Our actual hiring process from team to team may vary slightly but there are a couple important principles underpinning it all.

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Seek out applicants from diverse backgrounds

First, ensure that the language in our job postings is inclusive. Talk about our values and try to craft a post that appeals to people for whom our mission connects on a deep level. Then, make sure we’re advertising in places where we have a higher chance of reaching folks from all walks of life and a variety of backgrounds.

Treat candidates with respect

Every candidate deserves a response. Even if they’ve only submitted an application they should get a note letting them know they didn’t make it through this round. If they poured their heart and soul into their application, or had a few interviews but didn’t make the cut, they should get a personal response. Call out something from the interview you appreciated, maybe even give them some tips to improve. This is the absolute hardest part, but nobody deserves the silent treatment.

Respect people’s time by making sure they don’t sit for more than a few days without some kind of follow-up. Even if it’s just to say we’re taking a little longer to make a decision. That said, if it’s not an obvious YES!, it could very well be a no. Be decisive about turning people down so folks aren’t in the queue forever.

Don’t expect people to do free work. Take-home assignments that require several hours to complete will favor someone with free time who can afford to work for free during that time.

Especially avoid having candidates do work that could be interpreted as unpaid contract labor (like redesigning our marketing site or rewriting a help article). If this is unavoidable, offer fair compensation for that work.

Allow as many candidates as possible to put their best foot forward. If they’re doing a dev interview let them use tools they’re comfortable with. Let them know what to expect before a skills assessment interview. Help them understand, in general, the rubric on which they’ll be judged. If you’re going into an interview you shouldn’t have to first divine what the interviewer expects to see then show it.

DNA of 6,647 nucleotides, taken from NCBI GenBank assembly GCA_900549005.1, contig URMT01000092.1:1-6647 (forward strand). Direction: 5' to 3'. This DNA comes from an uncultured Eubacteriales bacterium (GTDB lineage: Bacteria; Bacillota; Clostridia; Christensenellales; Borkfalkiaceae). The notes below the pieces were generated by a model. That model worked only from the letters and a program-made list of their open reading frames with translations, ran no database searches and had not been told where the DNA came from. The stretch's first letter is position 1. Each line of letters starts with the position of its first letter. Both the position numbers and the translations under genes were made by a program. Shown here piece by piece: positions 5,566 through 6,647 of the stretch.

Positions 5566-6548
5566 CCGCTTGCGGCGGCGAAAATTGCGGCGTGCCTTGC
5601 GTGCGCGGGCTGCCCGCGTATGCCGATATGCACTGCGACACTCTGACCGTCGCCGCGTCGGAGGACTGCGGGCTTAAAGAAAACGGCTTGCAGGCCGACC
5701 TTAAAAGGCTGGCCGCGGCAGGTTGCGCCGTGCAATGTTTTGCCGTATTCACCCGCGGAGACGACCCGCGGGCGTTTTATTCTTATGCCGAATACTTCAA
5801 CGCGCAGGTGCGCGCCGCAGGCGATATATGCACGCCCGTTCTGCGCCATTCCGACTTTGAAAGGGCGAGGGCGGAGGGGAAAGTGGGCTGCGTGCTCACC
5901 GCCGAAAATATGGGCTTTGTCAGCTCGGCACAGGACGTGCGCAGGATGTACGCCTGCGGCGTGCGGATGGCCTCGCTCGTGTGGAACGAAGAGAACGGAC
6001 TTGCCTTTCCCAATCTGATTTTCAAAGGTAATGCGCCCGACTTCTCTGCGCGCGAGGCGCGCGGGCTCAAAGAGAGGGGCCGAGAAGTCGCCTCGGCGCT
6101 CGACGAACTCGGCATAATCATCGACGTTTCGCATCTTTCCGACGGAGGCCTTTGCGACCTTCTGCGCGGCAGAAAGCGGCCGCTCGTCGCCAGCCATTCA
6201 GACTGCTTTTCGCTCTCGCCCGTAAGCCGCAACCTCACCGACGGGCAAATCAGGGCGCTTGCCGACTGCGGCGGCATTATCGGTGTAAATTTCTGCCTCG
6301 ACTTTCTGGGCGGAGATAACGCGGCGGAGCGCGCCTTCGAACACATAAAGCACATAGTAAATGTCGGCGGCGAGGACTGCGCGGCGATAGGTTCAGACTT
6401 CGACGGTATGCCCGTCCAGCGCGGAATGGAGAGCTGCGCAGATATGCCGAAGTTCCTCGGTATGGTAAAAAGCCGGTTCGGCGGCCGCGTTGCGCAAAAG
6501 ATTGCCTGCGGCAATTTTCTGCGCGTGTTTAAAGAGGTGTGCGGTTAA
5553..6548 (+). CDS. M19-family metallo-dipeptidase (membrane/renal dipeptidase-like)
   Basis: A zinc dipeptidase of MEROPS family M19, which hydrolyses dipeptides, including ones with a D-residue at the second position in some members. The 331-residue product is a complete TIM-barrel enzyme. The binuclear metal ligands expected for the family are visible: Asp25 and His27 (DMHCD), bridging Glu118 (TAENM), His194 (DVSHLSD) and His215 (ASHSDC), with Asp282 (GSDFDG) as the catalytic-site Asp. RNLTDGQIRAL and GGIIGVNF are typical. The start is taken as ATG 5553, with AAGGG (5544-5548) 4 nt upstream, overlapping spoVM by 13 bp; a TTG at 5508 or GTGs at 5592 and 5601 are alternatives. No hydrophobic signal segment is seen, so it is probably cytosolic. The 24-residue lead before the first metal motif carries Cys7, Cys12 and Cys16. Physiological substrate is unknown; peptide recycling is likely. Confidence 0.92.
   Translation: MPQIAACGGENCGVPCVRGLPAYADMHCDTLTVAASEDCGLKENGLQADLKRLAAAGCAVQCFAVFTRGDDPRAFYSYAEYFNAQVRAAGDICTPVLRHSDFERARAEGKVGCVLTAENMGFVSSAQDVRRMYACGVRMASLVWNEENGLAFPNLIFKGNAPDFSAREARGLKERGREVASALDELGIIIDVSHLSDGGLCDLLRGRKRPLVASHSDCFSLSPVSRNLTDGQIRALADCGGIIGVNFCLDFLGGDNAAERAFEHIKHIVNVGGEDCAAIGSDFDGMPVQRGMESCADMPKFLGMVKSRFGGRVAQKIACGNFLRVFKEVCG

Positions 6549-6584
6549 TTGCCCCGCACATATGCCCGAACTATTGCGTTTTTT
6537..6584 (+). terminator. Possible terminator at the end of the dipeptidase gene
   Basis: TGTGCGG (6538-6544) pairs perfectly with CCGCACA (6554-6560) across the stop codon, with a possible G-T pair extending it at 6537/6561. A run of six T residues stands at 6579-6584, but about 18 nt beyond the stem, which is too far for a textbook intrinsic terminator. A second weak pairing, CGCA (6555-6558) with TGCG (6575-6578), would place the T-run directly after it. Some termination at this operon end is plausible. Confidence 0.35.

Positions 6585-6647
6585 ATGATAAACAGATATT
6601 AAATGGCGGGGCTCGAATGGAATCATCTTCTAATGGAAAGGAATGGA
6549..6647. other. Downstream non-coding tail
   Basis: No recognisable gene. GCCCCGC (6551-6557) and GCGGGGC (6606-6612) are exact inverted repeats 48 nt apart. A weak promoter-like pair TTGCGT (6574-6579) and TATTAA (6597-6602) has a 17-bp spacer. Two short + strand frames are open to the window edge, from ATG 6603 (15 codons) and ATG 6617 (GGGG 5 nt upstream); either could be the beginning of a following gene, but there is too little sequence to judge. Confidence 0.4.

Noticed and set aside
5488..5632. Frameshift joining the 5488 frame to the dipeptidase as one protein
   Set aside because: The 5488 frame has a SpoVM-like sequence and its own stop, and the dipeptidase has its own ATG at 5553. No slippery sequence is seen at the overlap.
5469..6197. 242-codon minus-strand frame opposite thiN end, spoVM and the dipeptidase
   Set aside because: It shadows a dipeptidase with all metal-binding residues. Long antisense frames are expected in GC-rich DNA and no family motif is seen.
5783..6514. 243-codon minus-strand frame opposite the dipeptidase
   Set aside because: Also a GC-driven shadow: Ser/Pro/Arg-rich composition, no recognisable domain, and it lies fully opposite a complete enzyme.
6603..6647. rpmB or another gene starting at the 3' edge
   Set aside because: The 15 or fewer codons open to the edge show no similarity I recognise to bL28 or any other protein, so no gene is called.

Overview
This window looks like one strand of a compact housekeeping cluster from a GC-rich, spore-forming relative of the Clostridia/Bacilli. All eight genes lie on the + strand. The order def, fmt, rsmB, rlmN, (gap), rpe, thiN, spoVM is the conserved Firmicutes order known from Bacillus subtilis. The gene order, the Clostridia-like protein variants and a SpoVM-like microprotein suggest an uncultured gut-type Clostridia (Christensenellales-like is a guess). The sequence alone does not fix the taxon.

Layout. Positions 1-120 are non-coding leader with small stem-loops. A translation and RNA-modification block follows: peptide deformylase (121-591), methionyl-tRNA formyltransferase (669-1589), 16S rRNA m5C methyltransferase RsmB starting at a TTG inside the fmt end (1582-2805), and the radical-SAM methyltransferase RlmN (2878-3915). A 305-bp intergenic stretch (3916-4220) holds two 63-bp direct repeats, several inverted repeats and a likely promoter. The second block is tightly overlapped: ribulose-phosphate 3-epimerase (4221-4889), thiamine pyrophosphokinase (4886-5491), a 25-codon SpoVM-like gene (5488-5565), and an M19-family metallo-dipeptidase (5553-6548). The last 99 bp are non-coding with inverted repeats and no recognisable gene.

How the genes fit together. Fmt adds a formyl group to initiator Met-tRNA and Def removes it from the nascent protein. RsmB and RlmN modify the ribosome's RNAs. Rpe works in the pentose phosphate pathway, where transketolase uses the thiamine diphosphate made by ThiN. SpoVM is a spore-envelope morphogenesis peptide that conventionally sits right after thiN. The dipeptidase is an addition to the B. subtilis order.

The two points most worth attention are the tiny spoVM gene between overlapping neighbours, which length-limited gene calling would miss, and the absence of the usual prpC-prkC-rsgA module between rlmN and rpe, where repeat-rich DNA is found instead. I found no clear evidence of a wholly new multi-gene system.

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This always-evolving process has been many years in the making, but was just formally articulated by our Product Director, Lee Jensen, as he was preparing to hire at the start of this year (he’s already brought three great new people on board!). It’s the result of mistakes we’ve made and lessons we’ve learned, but I’m super proud of how it reflects who we are as a company and showcases how thoughtful we try to be throughout the entire hiring process. We know the job search can be an anxiety-inducing time, so at the very least, if you apply for a job at Big Cartel, I want you to know we’re handling your application with great care.

Anna Brozek

CEO of Big Cartel, previously Community, Customer Support, and Operations. Started from the bottom now I’m here. ✌️